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Take Forge.gg. It’s a “passive-streaming” application-slash-social network for gamers. It’s and app that runs in the background, recording your supported game session while also broadcasting it live to other clients and on the Forge.gg website. When you’re done, you can clip short segments of video to create “highlights” of action for posterity. You can also use the Forge client to take screenshots, removing the need to remember each game’s screenshot key and folder location. Beyond this value-added ability, Forge is also a social network of sorts. You can friend people, post status updates, and comment and like people’s activities.

Another network is Anook. This is a pure gaming social platform. Users can create “nooks” which focus on specific games. These nooks provide their members with access to individual blogs, a forum, gallery services, video visibility, and scheduling. It’s almost like a combination between Facebook and those guild hosting sites that were all the rage in the early 00’s.

I have accounts for both, but I use Forge far more than Anook because Forge offers me something that I can’t get from my Big Two networks, whereas Anook is really just focusing on what I can already do from where I have an established presence. All of my friends are on Twitter and Plus, and while they may also have Anook accounts, there’s no reason for us to use Anook when it doesn’t differ significantly from the features we get on our established networks. Forge, on the other hand, allows us to do a lot of what we can do elsewhere — video, stream, and take screenshots — but encapsulates it into one location, as opposed to having it strewn across an ecosystem of per-game configurations and a third party applications. Technically I use Forge more for its streaming and screen-shotting than for it’s social aspects, but because I am passively routed through the social gauntlet in order to use the important features, I find myself spending more time posting status updates, comments, and checking out other people’s content. This isn’t to suggest that Forge is superior to Anook, or that Anook itself is a bad option: I just don’t have a need to be anywhere else right now. If one of my existing networks went belly-up (which is always a possibility for Plus), then I think Anook would easily fill it’s shoes.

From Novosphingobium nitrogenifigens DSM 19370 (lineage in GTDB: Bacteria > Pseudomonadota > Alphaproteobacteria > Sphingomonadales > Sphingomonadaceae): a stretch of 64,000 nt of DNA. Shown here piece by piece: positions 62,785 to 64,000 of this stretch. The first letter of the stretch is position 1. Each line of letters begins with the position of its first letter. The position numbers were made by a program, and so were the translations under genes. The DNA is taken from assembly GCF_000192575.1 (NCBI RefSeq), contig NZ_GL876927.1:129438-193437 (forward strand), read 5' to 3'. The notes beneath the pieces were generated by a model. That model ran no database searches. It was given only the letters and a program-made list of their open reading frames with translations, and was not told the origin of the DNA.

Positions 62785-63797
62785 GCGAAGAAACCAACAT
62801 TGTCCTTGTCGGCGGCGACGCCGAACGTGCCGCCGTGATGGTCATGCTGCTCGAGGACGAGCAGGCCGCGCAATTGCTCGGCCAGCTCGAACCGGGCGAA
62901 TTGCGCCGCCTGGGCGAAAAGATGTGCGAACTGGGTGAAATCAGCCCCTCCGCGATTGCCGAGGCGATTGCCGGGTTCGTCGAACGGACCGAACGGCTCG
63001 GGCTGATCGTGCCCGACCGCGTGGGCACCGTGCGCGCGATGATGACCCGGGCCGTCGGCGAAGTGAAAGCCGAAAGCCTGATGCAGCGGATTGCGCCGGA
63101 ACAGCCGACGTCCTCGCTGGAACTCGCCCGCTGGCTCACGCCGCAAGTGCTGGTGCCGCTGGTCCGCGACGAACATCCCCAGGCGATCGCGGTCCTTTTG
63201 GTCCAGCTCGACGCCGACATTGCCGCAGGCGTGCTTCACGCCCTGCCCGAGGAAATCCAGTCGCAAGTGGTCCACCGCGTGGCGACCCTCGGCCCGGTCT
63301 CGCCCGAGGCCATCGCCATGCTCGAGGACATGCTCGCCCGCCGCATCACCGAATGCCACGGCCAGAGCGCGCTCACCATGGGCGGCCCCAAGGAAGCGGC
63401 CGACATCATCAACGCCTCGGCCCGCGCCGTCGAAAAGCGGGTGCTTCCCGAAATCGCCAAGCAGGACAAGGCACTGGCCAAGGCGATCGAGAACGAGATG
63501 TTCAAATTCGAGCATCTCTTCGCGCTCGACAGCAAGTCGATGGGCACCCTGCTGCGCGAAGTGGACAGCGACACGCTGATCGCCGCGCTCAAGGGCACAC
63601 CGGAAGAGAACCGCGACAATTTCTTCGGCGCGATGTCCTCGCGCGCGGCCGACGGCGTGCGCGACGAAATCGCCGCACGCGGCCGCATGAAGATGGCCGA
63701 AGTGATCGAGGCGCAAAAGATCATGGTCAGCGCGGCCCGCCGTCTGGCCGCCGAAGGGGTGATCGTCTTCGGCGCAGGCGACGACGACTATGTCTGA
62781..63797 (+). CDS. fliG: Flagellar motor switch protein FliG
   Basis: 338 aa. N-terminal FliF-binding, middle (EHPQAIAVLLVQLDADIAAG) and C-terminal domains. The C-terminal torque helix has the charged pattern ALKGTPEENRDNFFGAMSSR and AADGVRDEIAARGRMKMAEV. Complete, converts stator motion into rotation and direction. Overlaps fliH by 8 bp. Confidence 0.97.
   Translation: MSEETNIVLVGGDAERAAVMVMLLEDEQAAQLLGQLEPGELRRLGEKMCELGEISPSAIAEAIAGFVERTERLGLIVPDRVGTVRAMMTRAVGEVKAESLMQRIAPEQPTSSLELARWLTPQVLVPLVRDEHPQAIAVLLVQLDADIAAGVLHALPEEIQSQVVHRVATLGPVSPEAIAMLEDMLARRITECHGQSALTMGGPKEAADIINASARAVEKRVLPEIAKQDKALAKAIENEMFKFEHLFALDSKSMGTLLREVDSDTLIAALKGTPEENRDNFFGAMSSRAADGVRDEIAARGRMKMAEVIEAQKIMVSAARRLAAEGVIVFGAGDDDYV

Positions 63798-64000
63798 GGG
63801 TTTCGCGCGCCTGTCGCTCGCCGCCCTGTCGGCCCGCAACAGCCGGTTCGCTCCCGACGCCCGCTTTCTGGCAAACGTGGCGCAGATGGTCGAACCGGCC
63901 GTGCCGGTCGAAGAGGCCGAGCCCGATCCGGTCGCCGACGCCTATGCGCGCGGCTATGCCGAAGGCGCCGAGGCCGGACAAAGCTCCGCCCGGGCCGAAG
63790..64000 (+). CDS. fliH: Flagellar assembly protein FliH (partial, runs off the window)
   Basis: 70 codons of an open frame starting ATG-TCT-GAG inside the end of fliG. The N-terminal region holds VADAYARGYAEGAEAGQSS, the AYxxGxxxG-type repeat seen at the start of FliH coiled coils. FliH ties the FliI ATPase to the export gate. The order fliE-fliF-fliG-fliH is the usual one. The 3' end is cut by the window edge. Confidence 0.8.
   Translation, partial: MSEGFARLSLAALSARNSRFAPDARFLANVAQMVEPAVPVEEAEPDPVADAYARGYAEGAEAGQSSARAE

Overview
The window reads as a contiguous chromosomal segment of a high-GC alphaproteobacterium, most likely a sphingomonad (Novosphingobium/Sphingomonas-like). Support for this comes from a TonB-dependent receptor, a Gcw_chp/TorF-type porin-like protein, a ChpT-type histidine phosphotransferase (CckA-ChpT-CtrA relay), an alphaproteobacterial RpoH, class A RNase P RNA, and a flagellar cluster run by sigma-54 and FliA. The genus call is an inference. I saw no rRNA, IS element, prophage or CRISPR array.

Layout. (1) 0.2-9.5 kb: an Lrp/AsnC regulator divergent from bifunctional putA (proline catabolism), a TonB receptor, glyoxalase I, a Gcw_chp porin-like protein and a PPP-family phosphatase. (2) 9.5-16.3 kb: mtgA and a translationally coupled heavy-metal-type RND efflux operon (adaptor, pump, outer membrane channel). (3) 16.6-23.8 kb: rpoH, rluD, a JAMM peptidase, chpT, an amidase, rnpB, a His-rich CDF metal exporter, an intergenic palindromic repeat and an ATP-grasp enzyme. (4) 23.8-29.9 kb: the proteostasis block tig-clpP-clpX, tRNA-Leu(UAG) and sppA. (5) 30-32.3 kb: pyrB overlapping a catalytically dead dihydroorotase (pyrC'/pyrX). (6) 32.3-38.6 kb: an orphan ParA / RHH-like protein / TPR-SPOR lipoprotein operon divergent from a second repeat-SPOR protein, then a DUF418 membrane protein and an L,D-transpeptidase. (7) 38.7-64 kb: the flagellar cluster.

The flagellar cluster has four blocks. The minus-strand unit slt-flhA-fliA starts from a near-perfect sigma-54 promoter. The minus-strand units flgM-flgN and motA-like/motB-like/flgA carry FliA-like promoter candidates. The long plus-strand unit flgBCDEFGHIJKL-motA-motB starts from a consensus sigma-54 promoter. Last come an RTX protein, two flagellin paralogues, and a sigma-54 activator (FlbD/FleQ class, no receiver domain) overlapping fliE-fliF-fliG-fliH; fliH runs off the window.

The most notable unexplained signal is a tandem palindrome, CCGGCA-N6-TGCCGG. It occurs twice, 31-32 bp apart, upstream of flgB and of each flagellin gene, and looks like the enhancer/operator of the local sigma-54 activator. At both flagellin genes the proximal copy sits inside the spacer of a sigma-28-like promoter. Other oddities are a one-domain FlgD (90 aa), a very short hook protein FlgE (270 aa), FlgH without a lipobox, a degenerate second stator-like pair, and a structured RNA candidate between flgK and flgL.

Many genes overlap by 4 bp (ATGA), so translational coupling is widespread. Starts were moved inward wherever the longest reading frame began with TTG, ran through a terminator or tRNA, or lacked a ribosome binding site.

The Internet allows anyone with an idea — or an idea on how to improve or refine an existing idea — to just make it happen, and that’s a good thing. Options are always a good thing. The downside is that it will probably be tough to get people to give up what they’ve got in favor of something else. In the case of social networking, it’s a lot more complex: there’s the entire social graph that would need to be uprooted and moved, and if it’s an analogous offering that involves convincing everyone that the pain of leaving an established network behind is significantly worthwhile. Unless the new network fills a void, then I’m not sure how it could be. The good news, though, is that there’s a lot of people still out there that find the current offerings lacking, or are looking for something more targeted than general purpose networks. For every niche, there’s a place to congregate.